This current exhibition, Truth Continues, investigates the body as experience, strength and without the confinement of flesh. The paintings consist of abstracting the human body with materials and marks. Although the paintings are abstracted pieces, the body is present. The flesh has been erased or removed. The soul, mind and strength are the focus. The paint covers Biblical text and imagery. The abstracted forms are foregrounded in the picture plane and truth is revealed.
Many of these pieces have Biblical text written underneath and then covered with material. This process for me was to not only bring the Word of God into my art practice, but to also research the meaning of the body in faith and art as it pertains to my relationship with God. This work allowed me to meditate on the Word as part of my art practice.
The body of Christ is the center of each piece, the utmost importance of the Crucifixion, the Resurrection and the Holiness of Christ's lived life and his union with God and the Holy Spirit in the Trinity. The work Communion, Truth, ordeal and distress focus on the Crucifixion of Christ, while Redemption focuses on Christ's sacrifice, the diptych Finally represents the truth of Christ's reign. Each piece was deliberately created to examine the Life, Death and Resurrection of Christ. The diptych to the Mountain is a response to the understanding and truth of Christ as Savior. The rest of the work is a response to the application or action that the Scriptures inspire and instruct. To love, to obey, to hope.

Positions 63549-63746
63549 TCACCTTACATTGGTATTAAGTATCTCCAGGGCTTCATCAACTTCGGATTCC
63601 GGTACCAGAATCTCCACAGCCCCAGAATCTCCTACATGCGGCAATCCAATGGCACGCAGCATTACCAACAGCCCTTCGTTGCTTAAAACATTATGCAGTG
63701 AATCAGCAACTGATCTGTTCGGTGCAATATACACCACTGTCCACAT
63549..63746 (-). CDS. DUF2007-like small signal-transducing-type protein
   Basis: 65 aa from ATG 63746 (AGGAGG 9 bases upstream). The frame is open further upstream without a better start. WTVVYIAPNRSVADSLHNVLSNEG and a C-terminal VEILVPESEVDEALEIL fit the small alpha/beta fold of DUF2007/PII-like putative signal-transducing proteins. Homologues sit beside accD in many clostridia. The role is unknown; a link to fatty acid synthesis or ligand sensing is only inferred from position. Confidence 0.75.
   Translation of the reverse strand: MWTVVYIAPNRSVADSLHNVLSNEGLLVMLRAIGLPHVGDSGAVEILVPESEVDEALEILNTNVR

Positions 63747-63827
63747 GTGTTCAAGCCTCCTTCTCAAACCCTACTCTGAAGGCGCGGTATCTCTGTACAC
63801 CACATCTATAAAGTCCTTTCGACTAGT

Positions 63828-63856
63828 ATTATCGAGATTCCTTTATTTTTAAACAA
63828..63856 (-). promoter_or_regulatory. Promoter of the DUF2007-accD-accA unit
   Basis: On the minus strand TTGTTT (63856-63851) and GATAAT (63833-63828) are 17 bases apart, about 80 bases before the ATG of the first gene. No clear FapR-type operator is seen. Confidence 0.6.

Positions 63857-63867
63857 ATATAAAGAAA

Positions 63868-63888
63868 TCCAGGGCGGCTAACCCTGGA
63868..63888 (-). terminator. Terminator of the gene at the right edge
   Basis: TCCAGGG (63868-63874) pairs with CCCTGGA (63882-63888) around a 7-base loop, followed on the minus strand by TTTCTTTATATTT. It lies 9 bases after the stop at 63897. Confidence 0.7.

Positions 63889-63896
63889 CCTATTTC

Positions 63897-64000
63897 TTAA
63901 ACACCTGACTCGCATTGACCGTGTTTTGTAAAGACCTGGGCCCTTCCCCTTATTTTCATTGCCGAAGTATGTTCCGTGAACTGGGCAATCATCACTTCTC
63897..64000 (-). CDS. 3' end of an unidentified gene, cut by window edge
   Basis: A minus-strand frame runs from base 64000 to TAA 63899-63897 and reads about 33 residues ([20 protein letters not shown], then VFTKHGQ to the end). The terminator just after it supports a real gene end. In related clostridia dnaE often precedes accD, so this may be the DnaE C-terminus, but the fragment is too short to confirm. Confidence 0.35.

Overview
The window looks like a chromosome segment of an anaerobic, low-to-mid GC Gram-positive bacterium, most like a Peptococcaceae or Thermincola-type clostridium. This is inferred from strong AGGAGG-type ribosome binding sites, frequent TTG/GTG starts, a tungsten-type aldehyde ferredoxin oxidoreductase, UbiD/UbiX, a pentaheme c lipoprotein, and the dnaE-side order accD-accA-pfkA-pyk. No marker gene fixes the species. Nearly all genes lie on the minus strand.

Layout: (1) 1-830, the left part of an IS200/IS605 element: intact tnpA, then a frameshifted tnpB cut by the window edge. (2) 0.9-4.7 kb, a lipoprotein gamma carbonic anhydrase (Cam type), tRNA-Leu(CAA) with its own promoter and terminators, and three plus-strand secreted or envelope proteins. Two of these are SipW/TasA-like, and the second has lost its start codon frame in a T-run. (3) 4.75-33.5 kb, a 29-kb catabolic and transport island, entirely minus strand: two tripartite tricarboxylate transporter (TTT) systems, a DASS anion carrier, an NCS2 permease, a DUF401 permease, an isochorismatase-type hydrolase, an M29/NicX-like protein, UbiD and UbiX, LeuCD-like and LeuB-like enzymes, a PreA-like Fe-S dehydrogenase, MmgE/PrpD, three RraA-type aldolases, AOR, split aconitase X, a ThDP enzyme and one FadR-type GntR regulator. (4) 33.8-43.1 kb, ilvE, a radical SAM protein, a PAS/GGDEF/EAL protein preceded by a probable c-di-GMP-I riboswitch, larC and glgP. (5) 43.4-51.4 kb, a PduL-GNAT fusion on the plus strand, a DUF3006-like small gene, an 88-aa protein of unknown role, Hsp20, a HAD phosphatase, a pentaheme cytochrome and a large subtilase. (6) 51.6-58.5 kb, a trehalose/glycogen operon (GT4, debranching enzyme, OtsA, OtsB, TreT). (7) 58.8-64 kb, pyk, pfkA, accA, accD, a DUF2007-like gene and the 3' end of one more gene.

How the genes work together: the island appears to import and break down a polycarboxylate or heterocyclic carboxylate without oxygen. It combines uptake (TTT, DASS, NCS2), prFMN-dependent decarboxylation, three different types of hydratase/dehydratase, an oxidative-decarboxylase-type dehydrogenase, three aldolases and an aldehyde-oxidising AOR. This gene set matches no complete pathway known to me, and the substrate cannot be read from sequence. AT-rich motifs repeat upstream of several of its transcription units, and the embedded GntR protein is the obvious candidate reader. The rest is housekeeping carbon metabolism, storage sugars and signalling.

Hope is a major influence for this work. Bodies are, for the most part, fragile. Bodies fail. Bodies break, bodies leave. But the hope that fills these bodies never leaves. C.S. Lewis' chapter, titled Hope, in his book, Mere Christianity, was a huge influence on this work. He puts into perspective of the eternal hope and how that hope in Christ transcends everyday activities and conflicts. This work was also influenced by the painter, Jackson Pollock, not only his technique of dripping and throwing paint, but his desire to paint. Pollock painted and painted and painted. He was a prolific artist and the process of making was the most important part of his work. I want that kind of passion and enthusiasm in my own practice. I believe in the art of being present and in the art of practice. Conceptual artist, John Baldessari, once stated, "Art comes out of failure. You have to try things out. You can't sit around, terrified of being incorrect, saying, 'I won't do anything until I do a masterpiece.'" And, I believe he is correct. This work I created was made in spite of fear, it was made for the glorification of God. To listen, to hope, to paint.
M.V. Moran recently earned her MFA in Visual Studies from Pacific Northwest College of Art in Portland, Oregon. She has a BFA in Painting from the University of Oregon. She works in Eugene, Oregon.